The 5 Series center console is much more elegantly designed than the somewhat disappointing console in the 3 Series cars. The little cubbyhole with the roll-up lid and the slot for pens on top of the console seem out of place in an otherwise beautiful 5 Series interior, however. The 5 Series perfunctory cupholders show BMW is still struggling, or is not concerned, with this most American of features.
Studying the audio system owner's manual is needed to fully master the BMW Business CD Car Radio as it's called. It automatically changes volume according to speed, ties into a cellular telephone, and has tuning features useful for traveling from city to city. Once you're reading is done, you should be able to tailor station selection, tone controls, and other settings to your preferences. It's a good-looking system with buttons linked to fields displayed digitally.
The map lights work very well, but a compass would be useful. A nice sport steering wheel that came as part of our Sport Premium Package is elegantly designed without the big pillow associated with older style airbags. It has all kinds of buttons on it to control audio and other functions that may require a trip to the owner's manual to fully master.
The 530i's engine is smooth and responsive. It glides along quietly when cruising, feeling like finely engineered machinery. Freedom from vibration is an inherent benefit of inline-6 engines, and BMW's are among the best.
Nail the throttle and there's a growl akin to BMW's race engines. There's also instant throttle response: the 530i takes off like a rocket.
The 530i we drove offers an excellent balance with high-performance throttle response and handling without the expense of the 540i, which gets stuck with a $1300 Gas Guzzler Tax. On the other hand, the 540i offers an incredible 324 pounds-feet of torque for brilliant acceleration performance. The 525 represents an excellent value and we're eager to test it with the 2.5-liter engine.
From 0-60 mph, the 530i is about a half-second quicker than a 525i; you can feel that. Our 530iA was capable of accelerating from 0 to 60 mph in about 7.5 seconds; it could perform this with the manual transmission in 6.8 seconds. By comparison, a 525i accelerates from 0-60 in 7.3 seconds with the manual, 8.0 seconds with the automatic. At the same time, the 530i returns an EPA-estimated 21/30 mpg city/highway, though that drops to just 18/26 mpg with an automatic transmission. All these BMW engines require premium unleaded fuel.
Both the 2.5-liter and 3-liter engines are updated for 2001: A fully electronic throttle system replaces the electromechanical type. As a result, throttle response is even more precise than before. Also, a new intake manifold and increased valve lift improve performance.
We've tested the 540i in the past and found the 32-valve V8 to be quiet and unobtrusive, making itself heard only when pushed hard. When pushed hard, it's powerful, covering 0-60 mph in just 5.8 seconds with the manual, 6.1 with the automatic. The V8 has not been changed this year.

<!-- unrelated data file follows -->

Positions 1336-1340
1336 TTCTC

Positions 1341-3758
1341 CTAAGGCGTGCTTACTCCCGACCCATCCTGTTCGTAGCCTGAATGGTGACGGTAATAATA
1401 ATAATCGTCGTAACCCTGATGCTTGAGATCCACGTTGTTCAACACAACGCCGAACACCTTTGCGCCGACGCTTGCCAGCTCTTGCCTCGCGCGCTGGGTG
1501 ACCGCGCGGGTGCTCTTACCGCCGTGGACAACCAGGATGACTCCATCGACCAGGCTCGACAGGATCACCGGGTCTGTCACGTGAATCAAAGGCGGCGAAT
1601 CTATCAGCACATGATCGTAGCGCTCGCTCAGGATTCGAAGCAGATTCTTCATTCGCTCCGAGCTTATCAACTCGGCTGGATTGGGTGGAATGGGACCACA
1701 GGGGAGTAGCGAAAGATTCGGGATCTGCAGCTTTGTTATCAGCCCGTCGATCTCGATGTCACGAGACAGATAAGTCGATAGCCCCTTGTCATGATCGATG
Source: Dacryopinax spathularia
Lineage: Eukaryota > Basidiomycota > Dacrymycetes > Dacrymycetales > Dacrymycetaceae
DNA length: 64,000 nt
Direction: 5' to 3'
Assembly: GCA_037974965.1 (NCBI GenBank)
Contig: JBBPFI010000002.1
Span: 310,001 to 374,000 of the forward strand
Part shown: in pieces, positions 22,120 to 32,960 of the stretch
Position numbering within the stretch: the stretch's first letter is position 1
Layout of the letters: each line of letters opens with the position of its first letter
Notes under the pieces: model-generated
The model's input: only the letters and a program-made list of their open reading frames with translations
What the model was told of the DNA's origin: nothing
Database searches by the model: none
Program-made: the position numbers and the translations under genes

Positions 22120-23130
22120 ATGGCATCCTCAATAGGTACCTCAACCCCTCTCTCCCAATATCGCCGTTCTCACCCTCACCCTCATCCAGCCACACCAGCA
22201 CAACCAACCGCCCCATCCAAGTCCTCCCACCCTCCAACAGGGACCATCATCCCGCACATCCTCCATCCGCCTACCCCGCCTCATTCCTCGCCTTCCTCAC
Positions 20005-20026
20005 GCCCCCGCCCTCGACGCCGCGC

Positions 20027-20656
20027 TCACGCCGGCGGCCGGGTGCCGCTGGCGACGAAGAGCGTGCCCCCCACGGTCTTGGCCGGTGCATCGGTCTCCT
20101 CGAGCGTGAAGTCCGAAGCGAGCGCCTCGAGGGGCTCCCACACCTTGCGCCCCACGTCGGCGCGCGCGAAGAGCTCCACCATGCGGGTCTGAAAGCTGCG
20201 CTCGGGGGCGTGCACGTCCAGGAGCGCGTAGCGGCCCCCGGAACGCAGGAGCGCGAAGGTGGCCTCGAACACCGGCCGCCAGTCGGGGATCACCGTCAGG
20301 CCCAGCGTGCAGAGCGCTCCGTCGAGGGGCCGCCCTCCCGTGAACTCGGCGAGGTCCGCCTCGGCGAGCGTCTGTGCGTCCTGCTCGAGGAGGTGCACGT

The 5 Series BMWs offer superb handling, regardless of suspension package and powerplant. They are true sports sedans, tracking precisely through corners with minimal body roll.
For the ultimate in razor-sharp road behavior, the Sport suspension package is the choice. Stiffer springs and shock absorbers result in a slightly harsher ride quality, but enthusiasts may find this tradeoff in comfort is more than made up for by driving pleasure. Our 530i was equipped with this package and it reacted crisply to steering inputs. Rippled pavement in downtown Washington was quite noticeable through the seat of the pants. For most people, the standard suspension (which is hardly standard) is probably the better choice.
Our 530i's Steptronic automatic transmission was excellent. It responds quickly to a tip of the throttle, dropping down a gear or two as needed. Equipped with adaptive electronics that tailor shift programs to driving style,. A sport shift program is followed whenever the 528i's transmission selector is in the third gear position, or the 540's lever is in fourth. BMW's manual transmissions work with precision and smoothness.
Traction control and anti-lock brakes are standard on all models. BMW's system of traction and cornering-stability enhancement, called Dynamic Stability Control, along with Dynamic Brake Control come standard on manual-transmission 540i sedans and are optional on 528i models. Dynamic Stability Control is a computer-controlled system that uses inputs from a variety of onboard sensors to selectively apply braking force and reduce power to individual wheels to counteract skids. Dynamic Brake Control reinforces the driver's pedal effort in emergency braking situations.
BMW's brakes are absolutely superb: They feel solid, like there's a direct connection between driver and brakes. They slow the car right now, but at the same time are easy to modulate, not grabby like some of the power brakes on old American cars.
Great cars abound in the mid-size sedan segment. Driving so many good ones can make us wonder whether BMW still has an edge. Climbing back into the 5 Series quickly dispels such notions, however. These sedan remain the benchmark for luxury sports sedans.
It isn't necessary to drive these cars up Spa's Eau Rouge to appreciate their exemplary handling. They track like they're on rails when cruising around sweepers on America's Interstates. Their suspensions offer a great balance between controlled ride quality and precise handling, though the sports suspension transmits road imperfections.
Sedans: 525i ($35,400); 530i ($39,400); 540iA ($51,100); 540i ($53,900)
Wagons: 525iT ($37,200); 540iT ($53,480).
Options As Tested
Steptronic transmission ($1275); Sport Premium Package ($4300) includes Montana leather upholstery, sport suspension, 17x8-inch alloy wheels, 235/45R17 performance tires, Shadowline trim, moonroof, auto dimming interior mirror, rain-sensor wipers, multifunction M sport steering wheel, high-gloss Vavona wood trim; in-dash single CD player ($200).